If you were born before the year 2000 you will remember photography before the digital age. The first photographic print was the heliography invented around 1824 by Nicephore Niepce. The image was accomplished with bitumen of Judea spread on a silver plate after an exposure time of several days. Let’s jump 195 years into the future and we are in a digital age of photography where even your cell phone can take better pictures than a Digital SLR camera from 12 years ago.
Today’s generation won’t understand that feeling of going to the store and purchasing some film for a point and shoot camera. Taking that film and loading it into the camera burning through the 24 images photographing all that is important in your life. Then driving back to the store with that anxious feeling of wanting to know how your pictures are going to turn out waiting for the film to be developed. It was like Christmas morning, awaiting the ok nod or smile from Mom and Dad, to open your gifts that were placed under the Christmas tree. Once the filmed was developed and you got to look through them, you saw several images that you love, compelling you to purchase frames to display these images in your room, your home, or to give as a gift. These pictures represent a memory of a moment in time you will never be able to recreate the same way. Having those prints was a way to share with all your friends and family that moment you were proud of. It allowed them the opportunity to be a part of that moment even though they weren’t there, and the opportunity for the story behind the picture.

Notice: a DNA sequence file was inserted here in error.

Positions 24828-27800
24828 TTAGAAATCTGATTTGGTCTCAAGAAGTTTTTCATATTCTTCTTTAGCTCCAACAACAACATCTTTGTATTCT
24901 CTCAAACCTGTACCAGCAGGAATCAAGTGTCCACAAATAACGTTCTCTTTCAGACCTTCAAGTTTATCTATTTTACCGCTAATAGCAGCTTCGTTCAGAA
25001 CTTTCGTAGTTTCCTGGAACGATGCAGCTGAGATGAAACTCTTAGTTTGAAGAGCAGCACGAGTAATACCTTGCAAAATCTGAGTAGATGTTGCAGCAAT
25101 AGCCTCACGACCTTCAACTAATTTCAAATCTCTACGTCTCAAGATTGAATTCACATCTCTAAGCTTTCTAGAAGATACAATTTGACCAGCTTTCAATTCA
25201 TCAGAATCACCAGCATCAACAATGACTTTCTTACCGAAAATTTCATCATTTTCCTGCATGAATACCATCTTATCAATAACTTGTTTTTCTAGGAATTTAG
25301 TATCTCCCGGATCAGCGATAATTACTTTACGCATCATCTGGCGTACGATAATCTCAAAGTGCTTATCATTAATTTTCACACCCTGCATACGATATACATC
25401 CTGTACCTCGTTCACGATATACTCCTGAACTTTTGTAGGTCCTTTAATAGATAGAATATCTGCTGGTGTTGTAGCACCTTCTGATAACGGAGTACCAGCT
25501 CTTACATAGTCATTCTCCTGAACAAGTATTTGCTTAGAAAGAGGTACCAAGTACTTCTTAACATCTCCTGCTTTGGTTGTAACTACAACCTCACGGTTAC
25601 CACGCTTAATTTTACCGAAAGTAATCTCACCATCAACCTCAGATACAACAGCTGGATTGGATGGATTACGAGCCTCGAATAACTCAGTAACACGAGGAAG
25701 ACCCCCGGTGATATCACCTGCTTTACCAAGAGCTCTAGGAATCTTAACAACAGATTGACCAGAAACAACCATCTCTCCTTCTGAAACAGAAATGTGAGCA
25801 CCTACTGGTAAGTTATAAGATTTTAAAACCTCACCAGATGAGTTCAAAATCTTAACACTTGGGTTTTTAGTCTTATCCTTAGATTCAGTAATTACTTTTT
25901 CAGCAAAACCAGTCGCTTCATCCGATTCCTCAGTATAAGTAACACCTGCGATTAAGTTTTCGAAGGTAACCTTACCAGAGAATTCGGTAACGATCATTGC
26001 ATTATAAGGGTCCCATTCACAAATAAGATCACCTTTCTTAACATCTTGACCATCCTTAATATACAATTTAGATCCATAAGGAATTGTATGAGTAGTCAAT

Since the year 2000 technology as advanced so fast that we moved from film cameras to digital cameras. In 19 years, we have almost forgotten the true art form of using film cameras to capture pictures and the whole process of developing. Even as a photographer the instant gratification of being able to look at an image right after taking it and deciding to keep it or not has made me at times forget my roots of photography. With the digital age there is a direct link now from cell phone cameras to social media. Social media is this generations perceived form of “print” media creating a disconnect on the value of the art form of photography and investing in printing images. If you are anything like me when you take a picture with your phone you end up forgetting all about it or it gets lost with the hundreds of other photos you take. As an artist, we want to capture the moments that you cherish. The moments that you want to share and never forget. It’s ok to share with all to see on social media, but its also ok to print it for the intimacy of your home or room, and for those friends and family to see when they walk in.
When you purchase the sessions for photography and then the prints to reminisce on the moments you created. Think of it as you are purchasing the ability to re-live the laughter and the love of that moment. The ability to stop what you are doing and remind yourself that in the business of life and work, its ok to stop what you are doing and capture special moments with the ones you love and never want to forget.